Coffee on Shabbat and Jewish Holidays



Let's get one thing out of the way - I'm not a rabbi, and nothing I write here should be construed as the words of an expert. However, I am an observant Jew and I do my best to follow the Law as I understand it.


Some of my readers are going to be interested in the bottom line, so I'm going to present this in the Short Story / Long Story format.


Short Story


➡️ It is completely permissible to prepare hot coffee on Shabbat via the pour-over method. This means:

  • You use coffee that was ground before Shabbat

  • You simply pour the hot water on the coffee (no swirling the slurry, no spinning with a spoon)

  • Depending on your practice, use a tertiary (third) vessel. Meaning you pour water from the boiler into a kettle or some other vessel, and from there pour on the coffee in the filter. The coffee will drain into your cup or a pitcher if you're making more than 1 cup.

➡️ You can also prepare simple Turkish coffee.

By that I mean to use very finely ground coffee and simply pouring hot water on it (again, depending on your practice, you may need an intermediary vessel between the boiler and the cup). Wait a minute for the grounds to settle and enjoy.


➡️ Finally, you can make a coffee concentrate before Shabbat and add hot water to it. I recommend a strong cold brew concentrate, or some like to brew multiple shots of espresso and add hot water to make a sort of Americano.


Long Story


I'll admit that I used to make coffee on Shabbat in ways that aren't according to Halacha, because I didn't understand it well enough. I thought, as long as no electricity was involved, what could be the problem? Also, as the resident "coffee guy", I was always interested in preparing large amounts for special occasions (think Simchat Torah and other Kiddushim). So I would unwittingly (and errantly) prepare cups of coffee for myself and others with a French Press and AeroPress.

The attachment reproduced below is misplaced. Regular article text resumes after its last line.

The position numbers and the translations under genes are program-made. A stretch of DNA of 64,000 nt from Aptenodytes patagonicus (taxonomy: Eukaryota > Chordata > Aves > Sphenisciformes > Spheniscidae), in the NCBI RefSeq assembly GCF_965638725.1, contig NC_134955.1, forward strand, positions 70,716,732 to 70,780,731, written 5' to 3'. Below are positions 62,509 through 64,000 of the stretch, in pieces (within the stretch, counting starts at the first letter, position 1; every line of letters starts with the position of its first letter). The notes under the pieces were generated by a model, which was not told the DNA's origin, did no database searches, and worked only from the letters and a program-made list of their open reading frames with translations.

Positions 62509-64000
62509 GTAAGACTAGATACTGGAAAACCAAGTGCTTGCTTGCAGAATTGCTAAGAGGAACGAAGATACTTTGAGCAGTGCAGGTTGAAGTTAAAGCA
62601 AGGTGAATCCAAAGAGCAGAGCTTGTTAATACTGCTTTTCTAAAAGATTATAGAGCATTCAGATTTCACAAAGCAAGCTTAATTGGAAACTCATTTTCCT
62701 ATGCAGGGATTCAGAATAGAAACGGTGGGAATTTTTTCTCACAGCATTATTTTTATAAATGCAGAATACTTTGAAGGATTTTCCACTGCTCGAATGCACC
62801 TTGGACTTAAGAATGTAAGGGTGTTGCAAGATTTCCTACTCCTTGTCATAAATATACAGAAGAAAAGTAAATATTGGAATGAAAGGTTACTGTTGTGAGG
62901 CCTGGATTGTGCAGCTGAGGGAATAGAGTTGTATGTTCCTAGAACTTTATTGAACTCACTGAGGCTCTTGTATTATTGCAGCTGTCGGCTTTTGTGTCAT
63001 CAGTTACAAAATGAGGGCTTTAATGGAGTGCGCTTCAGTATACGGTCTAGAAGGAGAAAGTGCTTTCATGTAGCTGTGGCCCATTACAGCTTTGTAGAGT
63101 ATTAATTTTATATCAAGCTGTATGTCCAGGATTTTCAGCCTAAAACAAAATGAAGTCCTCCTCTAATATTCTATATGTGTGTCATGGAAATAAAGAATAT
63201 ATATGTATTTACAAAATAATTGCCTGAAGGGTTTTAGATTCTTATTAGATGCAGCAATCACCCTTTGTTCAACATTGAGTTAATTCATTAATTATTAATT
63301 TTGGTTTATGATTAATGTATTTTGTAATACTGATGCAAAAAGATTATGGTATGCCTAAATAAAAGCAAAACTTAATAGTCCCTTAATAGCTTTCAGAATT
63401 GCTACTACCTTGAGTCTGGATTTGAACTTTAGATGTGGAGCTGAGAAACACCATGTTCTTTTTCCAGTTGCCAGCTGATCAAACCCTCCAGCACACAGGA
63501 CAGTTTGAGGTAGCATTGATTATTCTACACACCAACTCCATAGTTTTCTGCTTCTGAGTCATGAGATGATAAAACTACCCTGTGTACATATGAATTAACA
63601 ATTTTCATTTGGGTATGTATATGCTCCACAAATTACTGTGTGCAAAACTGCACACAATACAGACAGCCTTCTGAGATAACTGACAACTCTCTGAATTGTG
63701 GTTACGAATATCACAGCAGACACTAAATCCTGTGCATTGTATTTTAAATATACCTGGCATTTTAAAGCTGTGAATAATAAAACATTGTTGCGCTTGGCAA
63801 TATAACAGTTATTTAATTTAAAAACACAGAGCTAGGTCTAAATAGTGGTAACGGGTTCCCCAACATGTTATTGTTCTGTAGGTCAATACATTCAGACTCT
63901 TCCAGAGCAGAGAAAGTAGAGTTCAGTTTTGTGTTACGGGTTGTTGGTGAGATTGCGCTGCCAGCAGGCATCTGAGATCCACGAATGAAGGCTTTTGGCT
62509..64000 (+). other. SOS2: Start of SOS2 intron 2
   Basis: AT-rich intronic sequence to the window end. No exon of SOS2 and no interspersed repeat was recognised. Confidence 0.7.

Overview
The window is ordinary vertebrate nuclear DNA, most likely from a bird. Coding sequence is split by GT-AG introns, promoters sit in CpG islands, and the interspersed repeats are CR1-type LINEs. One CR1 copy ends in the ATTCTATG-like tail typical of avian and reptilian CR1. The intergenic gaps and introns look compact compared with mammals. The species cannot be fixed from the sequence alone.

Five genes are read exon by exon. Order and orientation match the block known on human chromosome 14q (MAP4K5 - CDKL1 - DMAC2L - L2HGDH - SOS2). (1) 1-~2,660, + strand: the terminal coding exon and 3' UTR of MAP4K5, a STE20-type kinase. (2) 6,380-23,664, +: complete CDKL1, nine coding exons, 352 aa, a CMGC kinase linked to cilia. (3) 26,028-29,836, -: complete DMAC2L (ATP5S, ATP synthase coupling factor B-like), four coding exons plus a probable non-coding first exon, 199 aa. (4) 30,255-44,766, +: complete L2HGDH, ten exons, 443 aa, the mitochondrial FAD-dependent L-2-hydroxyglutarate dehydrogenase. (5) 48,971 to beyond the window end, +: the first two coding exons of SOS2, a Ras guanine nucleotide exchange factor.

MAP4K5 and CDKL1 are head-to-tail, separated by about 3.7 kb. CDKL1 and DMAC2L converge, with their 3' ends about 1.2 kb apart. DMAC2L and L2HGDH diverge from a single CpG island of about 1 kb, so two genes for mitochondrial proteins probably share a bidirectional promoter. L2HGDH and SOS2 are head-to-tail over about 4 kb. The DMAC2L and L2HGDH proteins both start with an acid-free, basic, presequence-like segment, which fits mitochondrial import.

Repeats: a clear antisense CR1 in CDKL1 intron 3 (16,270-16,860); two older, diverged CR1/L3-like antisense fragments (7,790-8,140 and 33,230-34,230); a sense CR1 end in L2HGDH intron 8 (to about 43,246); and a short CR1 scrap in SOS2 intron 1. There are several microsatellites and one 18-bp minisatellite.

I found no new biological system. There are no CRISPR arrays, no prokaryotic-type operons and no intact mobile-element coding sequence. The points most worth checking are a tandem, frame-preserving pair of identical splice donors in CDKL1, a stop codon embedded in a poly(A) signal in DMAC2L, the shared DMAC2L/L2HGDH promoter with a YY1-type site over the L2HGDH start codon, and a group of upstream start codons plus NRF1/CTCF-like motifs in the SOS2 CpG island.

I realized a few years ago that I needed some concrete answers, so I invited the Rav of my community for a coffee demonstration. I showed him all these methods, explained how they work and why they are designed in these ways, and I got my answer.


The main problem with these methods, from a Torah POV anyway, is the issue of borer (removing the undesirable from the desired). The act of moving the filter through the coffee (as in the case of the French Press) or forcing the coffee through the filter (AeroPress) is forbidden on Shabbat and Yom Tov.


What makes the pour-over method permissible is the fact that you're just adding water and gravity drags the coffee through the filter.


More Thoughts


Question: What about setting a timer on my electric coffee pot? Is that okay?

So, the problem is you can't heat up the water on Shabbat - your coffee brewer isn't built to hold the water temperature near boiling until it gets the signal to begin brewing, so that's a no-go.


An interesting thought though is that Yemenite Jews do allow the use of water that was brought to a boil before Shabbat to be heated again (say in a water boiler that's set to maintain a certain temperature). So if you're a Yemenite Jew who enjoys a cup of filter coffee and can't be bothered to pour the water yourself, discuss it with your rabbi before trying this at home. 😃


Question: Can I grind coffee on Shabbat or Yom Tov if I have a manual grinder?

Grinding (tochen) is one of the 39 melachot, and so it's not allowed on Shabbat. But what about Yom Tov - if I can transfer fire for the purpose of cooking, so why not (manually) grind my coffee? Everyone knows it will taste better.


So, turns out this is discouraged. And while you and I can taste the difference, I think the nuance (taste-benefit analysis) would be lost on most poskim. Still, I encourage you to contact your local posek. If you do grind on Yom Tov, you should do so in a manner other than you normally would, such as switching hands (shinui).


What about you?


Do you have any comments, critiques or suggestions? I'd like to hear them.


Shabbat Shalom, David


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